html xmlns="http://www.w3.org/1999/xhtml" xml:lang="en" lang="en"> From the archives: Must be the one in Plumas.

Sunday, July 08, 2007

Must be the one in Plumas.

I stepped off the train in Sacramento and thought 'fire'. It is the fire light, orange tints in the blue, thick and blurry, a faint rich smell that means the mountains are burning. In a few hours, my throat will ache. We don't get it here like in LA, when the San Bernadinos burn. Then skies go grey and red, and at recess, soot would fall on our hair and sleeves and smudge our books.

I watch the light change all year. White behind the blue in winter. Clearest in the spring, until it greens in the summer. In fall the light slants yellow and my heart hurts for another year gone. In October one time, I was walking with a guy who had just moved out from the East Coast. I said, wistful, "Oh fall is here. Look how yellow the light is." He asked "Are you telling me that you notice the changing of the seasons by the quality of the light?", but we don't need that garish "leaves dropping" and "snow" that you East Coasters are always on about. We have the mountains on the horizon and the light in between.

5 Comments:

Anonymous D said...

so very few people ever talk about light as a photograpehr does... is that something else you do? Although I must say that the angle of light in autumn is my precursor to the bright clear days of winter when the sky is so clear, like crystal, you fear it will break. ...and I can spend a whole day just breathing... and the light is so curious that it shines under the brow, just to reveal the true color of an eye...
yes, glorious light.

Sorry that the inspiration is a fire. While they are like all things needed, fires are best short. The acrid taste, the cough, the stinging eyes, hopefully soon gone.

D

7:59 PM  
Blogger billo said...

With your indulgence,

"...[a]t one point something happened that I never could have imagined. The light of the sun shot down from the opening of the well like some kind of revelation. In that instant, I could see everything around me. The well was filled with brilliant light. A flood of light. The brightness was almost stifling...The darkness and cold were swept away in a moment, and warm, gentle sunlight enveloped my naked body. Even the pain I was feeling seemed blessed by the light of the sun...I could see the stone walls that encircled me. As long as I was able to remain in the light , I was able to forget about my fear and pain and despair. I sat in the dazzling light in blank amazement.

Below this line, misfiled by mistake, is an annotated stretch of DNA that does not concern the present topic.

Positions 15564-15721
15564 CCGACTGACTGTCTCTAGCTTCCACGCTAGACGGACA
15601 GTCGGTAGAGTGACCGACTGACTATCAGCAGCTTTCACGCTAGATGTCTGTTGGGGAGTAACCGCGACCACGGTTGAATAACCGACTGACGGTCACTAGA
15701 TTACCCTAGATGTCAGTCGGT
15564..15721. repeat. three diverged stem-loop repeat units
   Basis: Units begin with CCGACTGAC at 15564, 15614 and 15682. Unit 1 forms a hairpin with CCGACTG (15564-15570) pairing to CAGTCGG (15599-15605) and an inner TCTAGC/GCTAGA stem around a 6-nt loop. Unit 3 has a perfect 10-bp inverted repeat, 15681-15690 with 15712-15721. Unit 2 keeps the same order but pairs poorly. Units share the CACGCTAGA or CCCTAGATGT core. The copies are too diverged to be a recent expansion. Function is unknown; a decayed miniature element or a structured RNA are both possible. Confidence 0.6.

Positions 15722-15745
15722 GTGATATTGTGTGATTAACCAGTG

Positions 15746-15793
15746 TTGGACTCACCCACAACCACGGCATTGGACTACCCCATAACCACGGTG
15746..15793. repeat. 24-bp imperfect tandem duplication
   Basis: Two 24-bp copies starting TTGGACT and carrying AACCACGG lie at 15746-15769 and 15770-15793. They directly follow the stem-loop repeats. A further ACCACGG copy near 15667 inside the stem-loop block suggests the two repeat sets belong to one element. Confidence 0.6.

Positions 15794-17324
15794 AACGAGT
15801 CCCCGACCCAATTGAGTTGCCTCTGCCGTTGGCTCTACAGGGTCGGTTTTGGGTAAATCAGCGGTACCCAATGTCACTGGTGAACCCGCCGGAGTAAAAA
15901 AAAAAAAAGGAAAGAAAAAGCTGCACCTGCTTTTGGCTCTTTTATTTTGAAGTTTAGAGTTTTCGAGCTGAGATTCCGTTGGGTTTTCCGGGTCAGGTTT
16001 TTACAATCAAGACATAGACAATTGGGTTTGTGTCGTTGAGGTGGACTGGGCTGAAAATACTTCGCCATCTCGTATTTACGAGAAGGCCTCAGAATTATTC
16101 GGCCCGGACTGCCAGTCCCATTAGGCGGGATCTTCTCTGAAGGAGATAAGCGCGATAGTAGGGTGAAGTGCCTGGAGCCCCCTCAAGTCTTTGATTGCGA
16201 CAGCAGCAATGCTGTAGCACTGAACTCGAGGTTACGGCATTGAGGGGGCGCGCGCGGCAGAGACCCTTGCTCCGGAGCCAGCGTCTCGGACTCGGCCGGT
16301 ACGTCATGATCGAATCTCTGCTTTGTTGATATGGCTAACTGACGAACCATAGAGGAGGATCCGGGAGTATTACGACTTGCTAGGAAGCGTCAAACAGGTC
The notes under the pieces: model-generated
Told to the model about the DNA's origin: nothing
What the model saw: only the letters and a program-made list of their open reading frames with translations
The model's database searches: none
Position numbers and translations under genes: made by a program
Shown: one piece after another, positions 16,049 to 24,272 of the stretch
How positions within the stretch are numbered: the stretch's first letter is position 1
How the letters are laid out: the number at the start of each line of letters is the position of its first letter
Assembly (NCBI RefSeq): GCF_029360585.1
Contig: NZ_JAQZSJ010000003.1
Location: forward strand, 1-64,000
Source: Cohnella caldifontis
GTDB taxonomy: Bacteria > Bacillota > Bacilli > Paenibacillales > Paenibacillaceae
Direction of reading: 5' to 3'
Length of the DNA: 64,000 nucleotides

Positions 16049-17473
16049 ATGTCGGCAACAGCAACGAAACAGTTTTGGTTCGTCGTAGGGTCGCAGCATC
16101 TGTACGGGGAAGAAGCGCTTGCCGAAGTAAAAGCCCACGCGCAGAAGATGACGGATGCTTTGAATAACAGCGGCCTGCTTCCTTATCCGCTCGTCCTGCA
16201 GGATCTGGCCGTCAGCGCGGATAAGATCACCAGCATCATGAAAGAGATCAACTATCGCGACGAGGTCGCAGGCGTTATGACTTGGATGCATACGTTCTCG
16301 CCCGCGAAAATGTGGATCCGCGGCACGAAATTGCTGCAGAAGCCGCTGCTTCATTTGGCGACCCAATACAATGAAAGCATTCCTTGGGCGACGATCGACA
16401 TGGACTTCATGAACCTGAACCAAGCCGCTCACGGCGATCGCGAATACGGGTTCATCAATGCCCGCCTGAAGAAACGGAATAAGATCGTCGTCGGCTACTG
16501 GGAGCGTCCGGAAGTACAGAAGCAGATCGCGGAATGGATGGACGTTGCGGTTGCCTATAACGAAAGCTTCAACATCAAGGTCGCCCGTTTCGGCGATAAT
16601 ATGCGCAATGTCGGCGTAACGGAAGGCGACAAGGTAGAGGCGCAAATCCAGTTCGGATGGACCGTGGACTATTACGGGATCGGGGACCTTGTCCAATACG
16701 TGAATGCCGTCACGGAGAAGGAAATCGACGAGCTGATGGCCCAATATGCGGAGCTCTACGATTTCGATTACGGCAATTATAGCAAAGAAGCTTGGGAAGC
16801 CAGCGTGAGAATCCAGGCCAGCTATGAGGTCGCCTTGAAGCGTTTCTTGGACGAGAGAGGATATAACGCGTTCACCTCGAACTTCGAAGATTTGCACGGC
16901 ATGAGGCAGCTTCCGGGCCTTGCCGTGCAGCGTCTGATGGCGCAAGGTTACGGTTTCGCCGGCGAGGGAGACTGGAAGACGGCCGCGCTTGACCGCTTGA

Then the light disappeared as suddenly as it had come. Deep darkness enveloped everything once again. The whole interval had been extremely short..the flood of sunlight had gone before I could begin to comprehend its meaning.

After the light faded, I found myself in an even deeper darkness than before. I was all but unable to move...A very long time went by, it seems. At some point I drifted into sleep. By the time I sensed the presence of something and awoke, the light was already there...Without thinking I spread open both my hands and received the sun in my palms. It was far stronger than it had been the first time. And it lasted far longer. ..In the light, tears poured out of me. I felt as if all the fluids in my body might turn into tears and come streaming from my eyes, that my body itself might melt away. If it could have happened in the bliss of this marvellous light, even death would have been no threat. .. I experienced a wonderful sense of oneness, an overwhelming sense of unity. Yes, that was it: the true meaning of life resided in that light..."

----Murakami.

11:15 PM  
Anonymous Thelonious_Nick said...

I'm reminded of the Flemish and Dutch painters in the 19th century who would travel to southern France to paint because the quality of the light was so much better. Having spent much time in northern Germany I can sympathize because even in the summertime the light there seems wan.

I'm not sure I've ever specifically noticed the quality of the light in the US, though.

7:49 AM  
Anonymous Amelia said...

But the light does change with the seasons here on the East coast as well! I've also noticed it in Germany and other countries in Western Europe. Only in London it never seems to change much.
Anyways, that was beautiful. People pay so little attention to these things. Maybe it used to be different, when they were more dependent on nature and the weather and the seasons.

10:49 AM  
Anonymous Anonymous said...

amelia

London may be the air pollution. Holland can be pretty grey and flat, too.

Did you know Americans call it 'fall' but Brits call it 'autumn'? Fall is actually the older usage, as used by Shakespeare.

I'd say everyone now knows the 2 usages, but when I first moved to the UK 30 or so years ago I encountered people who actually asked me if I meant 'autumn'.

Intercity buses are known as coaches, a bus is something that stops locally.

The English epithet w--k-r was also unknown in North America, when I left it. It's pretty common now, I gather.

Two nations divided by a common language.

4:11 AM  

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